Quality public education for all is a central component of the YDMA and Mass Dems platforms, and no bill before the legislature better delivers on this promise than the PROMISE Act (S.238/H.586), filed by Senator Sonia Chang-Diaz and Representatives Mary Keefe and Aaron Vega.
Massachusetts is the birthplace of public education in the US, and our public schools routinely rank first in the nation because of high standardized test scores and postsecondary degree attainment rates. However, such high overall scores mask persistent inequities that continue to pose an obstacle to children’s ability to realize their full potential. The achievement gap between low-income and better-off students is one of the highest in the nation, as are disparities in per-pupil spending.
A major source of this inequality lies in an outdated funding formula. The Foundation Budget, established in 1993 by the Education Reform Act, was intended as a starting point for funding school districts across the Commonwealth, based on the circumstances and needs of each student. Just like the hair styles and fashion of the early 1990s are out of date, so too are cost assumptions.
The Foundation Budget is substantially lower than what all districts need, but only wealthy districts are able to make up for the funding shortfall. When the funding isn’t there, cuts to essential services and programs continue year after year. Communities are hamstrung by Proposition 2½ in their desire to fully provide for students’ education.
The Legislature knows what needs to be done. The 2015 Foundation Budget Reform Commission outlined the path forward, issuing five co-equal recommendations related to transparency and tracking and four cost areas: special education, health care, English Language Learner education, and closing income-based achievement gaps. The PROMISE Act is the only bill before the Legislature that would fully implement all five recommendations, and it builds on such progress with important adjustments to make sure low-income students are properly counted and districts aren’t disproportionately impacted by the costs of charter school reimbursements.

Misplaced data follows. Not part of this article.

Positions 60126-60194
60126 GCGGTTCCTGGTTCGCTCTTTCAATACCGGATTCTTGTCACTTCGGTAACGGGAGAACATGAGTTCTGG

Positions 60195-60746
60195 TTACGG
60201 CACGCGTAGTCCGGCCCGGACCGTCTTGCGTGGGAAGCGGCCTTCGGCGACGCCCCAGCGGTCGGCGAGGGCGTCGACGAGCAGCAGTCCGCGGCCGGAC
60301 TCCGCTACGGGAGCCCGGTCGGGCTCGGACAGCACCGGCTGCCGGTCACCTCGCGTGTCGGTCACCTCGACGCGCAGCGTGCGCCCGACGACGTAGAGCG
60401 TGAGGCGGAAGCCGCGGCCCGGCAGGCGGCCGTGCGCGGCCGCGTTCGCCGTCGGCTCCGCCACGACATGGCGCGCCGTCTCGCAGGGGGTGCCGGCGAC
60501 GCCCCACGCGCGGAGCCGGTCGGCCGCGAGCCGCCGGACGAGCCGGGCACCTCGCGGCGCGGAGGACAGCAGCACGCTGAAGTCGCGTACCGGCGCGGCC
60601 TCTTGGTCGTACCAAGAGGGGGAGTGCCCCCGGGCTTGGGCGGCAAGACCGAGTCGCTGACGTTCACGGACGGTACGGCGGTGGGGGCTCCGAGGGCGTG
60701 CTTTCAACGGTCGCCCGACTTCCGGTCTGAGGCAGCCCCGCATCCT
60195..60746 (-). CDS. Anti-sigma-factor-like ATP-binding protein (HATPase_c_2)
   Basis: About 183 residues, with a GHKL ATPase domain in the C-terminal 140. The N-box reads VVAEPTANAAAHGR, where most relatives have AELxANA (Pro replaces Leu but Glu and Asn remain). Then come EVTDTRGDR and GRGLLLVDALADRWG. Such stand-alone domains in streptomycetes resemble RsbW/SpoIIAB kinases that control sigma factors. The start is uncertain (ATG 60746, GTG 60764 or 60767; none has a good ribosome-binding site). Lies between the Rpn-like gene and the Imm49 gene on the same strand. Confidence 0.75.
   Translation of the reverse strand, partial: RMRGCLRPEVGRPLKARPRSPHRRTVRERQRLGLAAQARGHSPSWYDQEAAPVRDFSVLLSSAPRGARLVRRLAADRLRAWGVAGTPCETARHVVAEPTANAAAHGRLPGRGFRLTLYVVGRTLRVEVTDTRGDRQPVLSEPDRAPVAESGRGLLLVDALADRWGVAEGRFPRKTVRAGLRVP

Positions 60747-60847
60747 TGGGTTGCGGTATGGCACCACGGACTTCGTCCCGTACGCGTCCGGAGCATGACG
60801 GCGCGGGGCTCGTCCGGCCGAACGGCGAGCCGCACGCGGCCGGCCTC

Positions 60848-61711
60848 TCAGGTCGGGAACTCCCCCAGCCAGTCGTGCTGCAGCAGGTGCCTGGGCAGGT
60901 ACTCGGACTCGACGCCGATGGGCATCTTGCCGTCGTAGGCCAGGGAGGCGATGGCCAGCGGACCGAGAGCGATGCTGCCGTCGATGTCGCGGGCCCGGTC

The other two bills under consideration fail to include adequate funding for low-income students. For example, whereas the PROMISE Act commits approximately $4,600/pupil per year in new achievement-gap-closure funding for our neediest students, the Governor’s bill promises only $473 when adjusted for inflation. These bills also fail to address the proper counting of low-income students and charter reimbursements. Now is not the time for partial solutions.
It has taken the Legislature more than two decades to revise this formula. We owe it to students to stop punting and take bold and comprehensive action as quickly as possible.